For those recently arrived in Turku, transportation can quickly become a challenge. This is especially true when comes the time to reach a new or unknown area. To remedy this problem, here is a quick guide on how to find your way in and around Turku.
The beautiful Turku library.
Our beautiful city is one that is easily explored by foot, the city center area is especially nice to discover with this mean of transportation. Since it provides plenty of time to admire one’s surroundings, it is especially suitable for the areas with a high concentration of beautiful buildings or with a nice atmosphere.
My personal favorite, biking is one of the best ways to explore Turku and its surroundings. The abundance of bike paths means that almost any place in Turku is easily accessible by cycling. Even without venturing beyond the borders of the municipality, one can find a number of hidden gems. Since Turku is relatively spread, bike quickly becomes an essential mode of transportation to reach interesting locations. It is also a very convenient way to go around Turku in everyday life. May it be for groceries, classes, work, or any other reasons bike is often the cheapest, and sometimes fastest way to get from point A to point B.
Personal recommendations: the castle/harbor area, Naantali, Uittamo beach and sauna (available for 5€), and the beautiful Littoistenjärvi. (Although those locations can all be reached by bus, biking allows more flexibility in schedules).
Bonus: winter biking is a fairly common occurrence in Turku, and one that will provide plenty of thrills to those willing to risk it. Overall, however, it is not so dangerous if one knows the moves and dangers to avoid (especially ice and too sudden braking). Good tires also help.
Even the most ambitious cyclists sometimes have to rest, and bus is a very convenient way to get around in Turku. Using the extensive network of public transportation, one can go almost any places. The bus network is mostly organized around the Turku Kauppatori, through which most buses transit. The journey planner of the föli.fi website also offers an excellent tool to plan ahead, or search information on the schedules and fares. I strongly recommend getting a bus card, which can be used as part of different offers (you will save money in any case, whatever the offer you choose).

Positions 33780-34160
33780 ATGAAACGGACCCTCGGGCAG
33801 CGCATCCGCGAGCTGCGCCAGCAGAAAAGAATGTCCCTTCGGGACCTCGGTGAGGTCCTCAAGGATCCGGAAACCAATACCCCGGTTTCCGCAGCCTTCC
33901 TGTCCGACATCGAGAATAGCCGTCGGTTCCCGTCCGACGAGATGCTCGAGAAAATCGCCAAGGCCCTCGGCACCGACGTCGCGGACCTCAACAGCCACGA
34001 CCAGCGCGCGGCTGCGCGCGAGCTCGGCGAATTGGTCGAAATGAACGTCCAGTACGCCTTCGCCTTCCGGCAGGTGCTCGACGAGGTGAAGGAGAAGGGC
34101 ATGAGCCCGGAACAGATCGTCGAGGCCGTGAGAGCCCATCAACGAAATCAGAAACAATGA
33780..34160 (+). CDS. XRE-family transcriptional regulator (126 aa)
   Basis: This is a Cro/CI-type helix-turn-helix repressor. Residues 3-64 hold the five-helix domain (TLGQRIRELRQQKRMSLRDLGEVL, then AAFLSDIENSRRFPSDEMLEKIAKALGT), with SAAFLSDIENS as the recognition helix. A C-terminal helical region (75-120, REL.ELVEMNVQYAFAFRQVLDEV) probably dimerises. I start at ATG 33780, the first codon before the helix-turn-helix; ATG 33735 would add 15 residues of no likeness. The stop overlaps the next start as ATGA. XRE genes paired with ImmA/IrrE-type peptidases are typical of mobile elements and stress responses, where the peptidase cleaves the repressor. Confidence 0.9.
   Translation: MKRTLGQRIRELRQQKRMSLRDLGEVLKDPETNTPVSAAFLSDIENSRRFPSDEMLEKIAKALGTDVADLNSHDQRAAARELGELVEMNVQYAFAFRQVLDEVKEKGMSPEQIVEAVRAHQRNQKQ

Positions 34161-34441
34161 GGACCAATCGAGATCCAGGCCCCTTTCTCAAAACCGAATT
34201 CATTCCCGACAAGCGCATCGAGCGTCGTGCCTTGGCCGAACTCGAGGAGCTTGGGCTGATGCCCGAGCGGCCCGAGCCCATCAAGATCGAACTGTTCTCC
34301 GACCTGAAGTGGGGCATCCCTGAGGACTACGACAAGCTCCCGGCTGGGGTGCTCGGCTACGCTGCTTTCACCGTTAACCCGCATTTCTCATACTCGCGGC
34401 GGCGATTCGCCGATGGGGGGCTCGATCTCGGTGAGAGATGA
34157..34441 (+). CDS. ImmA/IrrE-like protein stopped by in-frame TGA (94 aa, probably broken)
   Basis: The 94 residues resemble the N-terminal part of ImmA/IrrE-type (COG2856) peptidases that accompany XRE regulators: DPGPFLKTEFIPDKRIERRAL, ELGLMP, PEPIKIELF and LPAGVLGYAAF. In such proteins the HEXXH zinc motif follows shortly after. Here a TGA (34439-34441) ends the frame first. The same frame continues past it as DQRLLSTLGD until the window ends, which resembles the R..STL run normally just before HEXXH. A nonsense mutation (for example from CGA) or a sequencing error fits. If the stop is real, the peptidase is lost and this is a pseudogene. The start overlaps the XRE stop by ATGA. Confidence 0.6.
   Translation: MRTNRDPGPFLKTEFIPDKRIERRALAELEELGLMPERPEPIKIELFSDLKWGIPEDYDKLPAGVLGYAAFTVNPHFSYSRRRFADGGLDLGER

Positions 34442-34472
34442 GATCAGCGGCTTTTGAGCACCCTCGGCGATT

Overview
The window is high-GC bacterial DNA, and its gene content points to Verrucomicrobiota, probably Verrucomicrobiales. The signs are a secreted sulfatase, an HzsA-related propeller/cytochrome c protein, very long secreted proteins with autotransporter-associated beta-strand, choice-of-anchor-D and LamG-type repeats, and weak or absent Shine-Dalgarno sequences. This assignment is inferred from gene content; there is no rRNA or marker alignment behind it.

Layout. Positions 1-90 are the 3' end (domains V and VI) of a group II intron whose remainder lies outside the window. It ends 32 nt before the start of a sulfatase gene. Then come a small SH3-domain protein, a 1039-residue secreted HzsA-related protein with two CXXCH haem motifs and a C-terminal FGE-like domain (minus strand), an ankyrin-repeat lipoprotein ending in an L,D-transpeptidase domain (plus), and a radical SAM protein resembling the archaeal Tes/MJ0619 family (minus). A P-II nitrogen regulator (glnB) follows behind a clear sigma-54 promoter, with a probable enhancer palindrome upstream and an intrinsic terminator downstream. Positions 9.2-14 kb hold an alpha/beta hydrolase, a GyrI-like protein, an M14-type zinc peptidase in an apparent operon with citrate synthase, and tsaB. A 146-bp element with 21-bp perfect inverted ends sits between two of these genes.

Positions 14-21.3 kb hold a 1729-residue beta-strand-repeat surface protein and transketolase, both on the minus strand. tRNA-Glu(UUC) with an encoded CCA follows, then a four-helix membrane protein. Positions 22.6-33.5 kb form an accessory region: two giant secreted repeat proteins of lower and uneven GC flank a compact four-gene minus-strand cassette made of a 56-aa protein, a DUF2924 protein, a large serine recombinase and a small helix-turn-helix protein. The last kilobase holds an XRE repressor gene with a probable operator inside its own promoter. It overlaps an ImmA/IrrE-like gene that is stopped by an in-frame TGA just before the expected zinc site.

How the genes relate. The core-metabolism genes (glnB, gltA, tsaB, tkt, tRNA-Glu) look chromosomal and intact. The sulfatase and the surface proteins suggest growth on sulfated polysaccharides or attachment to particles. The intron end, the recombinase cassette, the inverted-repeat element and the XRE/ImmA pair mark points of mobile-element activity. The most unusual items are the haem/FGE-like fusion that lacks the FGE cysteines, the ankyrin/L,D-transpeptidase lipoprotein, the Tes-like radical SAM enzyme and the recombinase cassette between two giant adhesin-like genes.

Personal recommendations: Lieto, Naantali, Ruissalo (home to at least two great public saunas, more on that in a future blog).
Bonus: this way to go around will also keep you warm this winter, a non-negligible advantage when the thermometer starts getting below zero.
Some days, the choice of taking the bus is easier…
Conclusion? try them all!
As the year advances, you will see your priorities change, and so will your preferred mode(s) of transportation. Buses and their comfort will quickly become attractive, so it can be good to become familiar to the schedules and fares. On the other hand, short and regular trips can often be easily done by bike or on foot. Sometimes they may even be quicker! (the trip from the student village west to the city center is an excellent example of such situation).
Have fun going around Turku!
The beach in Ruissalo Camping, at the end of the line 8 from Kauppatori. A public sauna is located to the right, with a perfect view on the sea. (There is also a hidden Finn in the photo, for those with sharp eyes)
Living in Finland for more than three years, Michel is a Canadian student who is now completing his master’s degree in ÅAU. His interests are quite diversified and include ice hockey, history, fishing, as well as many other things. He is also a member of the student ambassador network of South-West Finland.